I have discovered over the years that if you want to try and change minds about something special, you have to venture out and reword it in order to grasp a foothold for a new refreshed understanding of the idea presented by the word. Such is the case between "church" and "ecclesia."

 

Happy Reading!

Read Me Second

 

Referenced verses in the text of this study are not used to prove some point of view. They are merely markers where the subject matter is referenced by other books and authors. To gain a larger view of each quote, a serious student of the Holy Writ would take the time to view the reference and see what the background is. The background provides tracks on which the meaning of a text rides. So knowing the context of a referenced passage would help the reader to gain a more thorough understanding of an author than just the words quoted and marked by a verse number that was not a part of the original author's text, which as you might remember was performed on the text in a random fashion many years later.

 

Happy Reading!

Read Me Third

 

The verses that are referenced in these sessions are not meant to prove a point. They are simply pointers to where the idea being written about may have a correlation. In order to see if they accomplish the thesis presented by the original author, a student should read, at a minimum, the chapter in which the verse is found as well as trying to ascertain what the original author may have meant to say to the original audience.

 

Of course, this is a lot of work but it is beneficial work. If one does not understand what the author meant when it was written and the audience could not have understood by what was written, then the words on the page can mean anything that a present reader may assign as a meaning, thus distorting what God was inspiring for the original writer to write to the original audience to hear.

A great and recent book by N.T. Wright and Michael F. Bird entitled The New Testament in Its World would be a wonderful addition to your reading helps.

 

Happy Reading!

Jesus Followers

 

There are many synonyms to use for the word believer, which is the most common word for a person who has "converted" to follow Jesus. I have chosen "Jesus follower(s) or follower(s) of Jesus instead of the word believer in these presentations to allow the reader an opportunity to move away from the idea of believer which conjures up the possible thought of "ascent" to a set of doctrines that have been assembled by different groups over the centuries and show up in this day and age as a set of statements posted on web sites and other written material. These sets of beliefs are suggested by many as the ones that one should ascent to so that upon death the one who assents can go to heaven, i.e., just believe and you are good to go. Jesus followers/followers of Jesus suggest an action that one should take. Remember, Jesus told his disciples to follow him. Yes, belief is important, but one must move beyond belief to action.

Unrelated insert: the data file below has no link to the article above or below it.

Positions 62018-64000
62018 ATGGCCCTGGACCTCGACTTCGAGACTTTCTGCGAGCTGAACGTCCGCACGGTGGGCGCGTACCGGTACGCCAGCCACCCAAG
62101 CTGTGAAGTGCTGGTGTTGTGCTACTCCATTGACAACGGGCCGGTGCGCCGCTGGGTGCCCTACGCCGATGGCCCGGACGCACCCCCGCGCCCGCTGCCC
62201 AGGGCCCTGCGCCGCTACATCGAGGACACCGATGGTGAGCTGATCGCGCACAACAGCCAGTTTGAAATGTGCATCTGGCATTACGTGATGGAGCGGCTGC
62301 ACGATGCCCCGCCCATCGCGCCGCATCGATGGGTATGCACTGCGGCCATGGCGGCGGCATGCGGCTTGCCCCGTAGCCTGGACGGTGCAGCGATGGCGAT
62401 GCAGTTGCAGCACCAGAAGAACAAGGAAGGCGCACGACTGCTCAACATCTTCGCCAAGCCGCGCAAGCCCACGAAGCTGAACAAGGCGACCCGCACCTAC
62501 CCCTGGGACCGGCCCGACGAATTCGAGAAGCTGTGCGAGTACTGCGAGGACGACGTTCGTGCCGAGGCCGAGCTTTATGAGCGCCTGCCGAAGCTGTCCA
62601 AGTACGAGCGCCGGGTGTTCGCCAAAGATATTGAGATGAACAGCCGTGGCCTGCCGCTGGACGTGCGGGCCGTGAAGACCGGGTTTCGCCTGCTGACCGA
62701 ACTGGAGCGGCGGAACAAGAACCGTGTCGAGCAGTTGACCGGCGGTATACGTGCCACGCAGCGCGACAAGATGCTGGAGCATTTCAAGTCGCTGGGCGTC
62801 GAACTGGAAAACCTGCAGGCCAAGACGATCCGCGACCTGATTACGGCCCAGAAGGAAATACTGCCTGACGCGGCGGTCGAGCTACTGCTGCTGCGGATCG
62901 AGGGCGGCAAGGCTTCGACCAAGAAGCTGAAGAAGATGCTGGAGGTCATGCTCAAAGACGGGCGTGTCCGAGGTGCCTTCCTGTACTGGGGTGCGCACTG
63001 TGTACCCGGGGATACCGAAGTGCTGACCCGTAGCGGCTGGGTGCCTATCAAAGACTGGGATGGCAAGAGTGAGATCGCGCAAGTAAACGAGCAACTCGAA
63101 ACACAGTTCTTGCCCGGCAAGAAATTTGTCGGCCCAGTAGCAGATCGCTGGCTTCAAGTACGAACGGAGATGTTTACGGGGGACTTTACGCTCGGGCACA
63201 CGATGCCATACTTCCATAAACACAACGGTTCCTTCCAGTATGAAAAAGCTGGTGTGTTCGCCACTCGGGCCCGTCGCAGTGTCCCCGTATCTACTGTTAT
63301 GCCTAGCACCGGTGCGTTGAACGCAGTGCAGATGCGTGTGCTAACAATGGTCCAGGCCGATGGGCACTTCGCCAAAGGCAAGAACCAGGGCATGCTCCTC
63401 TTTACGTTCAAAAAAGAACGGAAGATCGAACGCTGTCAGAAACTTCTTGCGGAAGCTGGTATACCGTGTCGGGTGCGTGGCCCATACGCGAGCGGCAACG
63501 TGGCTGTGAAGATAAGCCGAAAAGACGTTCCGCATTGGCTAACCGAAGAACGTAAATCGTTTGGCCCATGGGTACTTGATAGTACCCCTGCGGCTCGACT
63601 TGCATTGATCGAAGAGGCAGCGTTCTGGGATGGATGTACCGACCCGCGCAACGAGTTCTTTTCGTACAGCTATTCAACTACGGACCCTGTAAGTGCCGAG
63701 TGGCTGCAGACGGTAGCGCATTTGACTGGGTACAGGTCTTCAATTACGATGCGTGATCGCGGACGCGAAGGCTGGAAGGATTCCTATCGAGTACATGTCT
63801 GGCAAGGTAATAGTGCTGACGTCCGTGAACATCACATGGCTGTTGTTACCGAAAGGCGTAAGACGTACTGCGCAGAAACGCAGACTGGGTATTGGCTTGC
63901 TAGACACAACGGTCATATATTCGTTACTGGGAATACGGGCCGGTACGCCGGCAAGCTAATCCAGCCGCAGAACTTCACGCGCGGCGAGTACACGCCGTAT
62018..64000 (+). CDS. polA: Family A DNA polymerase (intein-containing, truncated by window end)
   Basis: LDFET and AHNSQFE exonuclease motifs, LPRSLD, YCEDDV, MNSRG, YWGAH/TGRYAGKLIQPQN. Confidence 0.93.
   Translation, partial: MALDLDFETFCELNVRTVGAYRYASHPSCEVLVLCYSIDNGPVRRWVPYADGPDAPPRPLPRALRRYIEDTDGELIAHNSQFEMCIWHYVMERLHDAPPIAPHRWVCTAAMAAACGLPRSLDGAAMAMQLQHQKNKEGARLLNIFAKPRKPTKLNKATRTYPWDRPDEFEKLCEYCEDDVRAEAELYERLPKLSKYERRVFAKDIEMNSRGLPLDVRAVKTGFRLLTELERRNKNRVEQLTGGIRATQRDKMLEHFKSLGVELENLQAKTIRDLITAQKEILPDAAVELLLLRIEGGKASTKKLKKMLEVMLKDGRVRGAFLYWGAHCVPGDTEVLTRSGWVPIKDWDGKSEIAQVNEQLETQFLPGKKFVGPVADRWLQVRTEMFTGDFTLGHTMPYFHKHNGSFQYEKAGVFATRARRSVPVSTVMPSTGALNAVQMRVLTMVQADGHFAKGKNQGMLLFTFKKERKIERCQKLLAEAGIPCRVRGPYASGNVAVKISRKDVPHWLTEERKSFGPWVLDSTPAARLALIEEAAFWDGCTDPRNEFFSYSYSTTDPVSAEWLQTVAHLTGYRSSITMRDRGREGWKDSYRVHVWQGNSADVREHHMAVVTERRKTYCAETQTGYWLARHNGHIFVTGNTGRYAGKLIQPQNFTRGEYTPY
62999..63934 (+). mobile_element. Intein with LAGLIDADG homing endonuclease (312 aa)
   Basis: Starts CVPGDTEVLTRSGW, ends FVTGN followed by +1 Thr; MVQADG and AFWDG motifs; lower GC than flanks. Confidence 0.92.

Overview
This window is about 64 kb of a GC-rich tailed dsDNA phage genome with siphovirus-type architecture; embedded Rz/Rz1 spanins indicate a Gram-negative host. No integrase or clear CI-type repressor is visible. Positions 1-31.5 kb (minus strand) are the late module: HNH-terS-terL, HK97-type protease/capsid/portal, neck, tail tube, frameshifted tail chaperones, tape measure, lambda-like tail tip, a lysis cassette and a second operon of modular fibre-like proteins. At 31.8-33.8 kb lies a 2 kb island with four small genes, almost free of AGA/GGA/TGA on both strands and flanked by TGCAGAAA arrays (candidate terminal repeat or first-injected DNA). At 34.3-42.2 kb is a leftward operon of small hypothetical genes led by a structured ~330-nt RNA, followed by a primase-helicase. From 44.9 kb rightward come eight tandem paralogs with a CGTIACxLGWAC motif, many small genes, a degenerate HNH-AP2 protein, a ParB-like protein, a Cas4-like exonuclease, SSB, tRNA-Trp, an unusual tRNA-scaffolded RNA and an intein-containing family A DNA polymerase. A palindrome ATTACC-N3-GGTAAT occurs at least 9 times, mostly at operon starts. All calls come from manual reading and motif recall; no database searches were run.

(See "Discipleship" Dictionary of Jesus and the Gospels. 182-188.)

Jesus Followers

 

There are many synonyms to use for the word believer, which is the most common word for a person who has "converted" to follow Jesus. I have chosen "Jesus follower(s) or follower(s) of Jesus instead of the word believer in these presentations to allow the reader an opportunity to move away from the idea of believer which conjures up the possible thought of "ascent" to a set of doctrines that have been assembled by different groups over the centuries and show up in this day and age as a set of statements posted on web sites and other written material. These sets of beliefs are suggested by many as the ones that one should ascent to so that upon death the one who assents can go to heaven, i.e., just believe and you are good to go. Jesus followers/followers of Jesus suggest an action that one should take. Remember, Jesus told his disciples to follow him. Yes, belief is important, but one must move beyond belief to action.

 

(See "Discipleship" Dictionary of Jesus and the Gospels. 182-188.)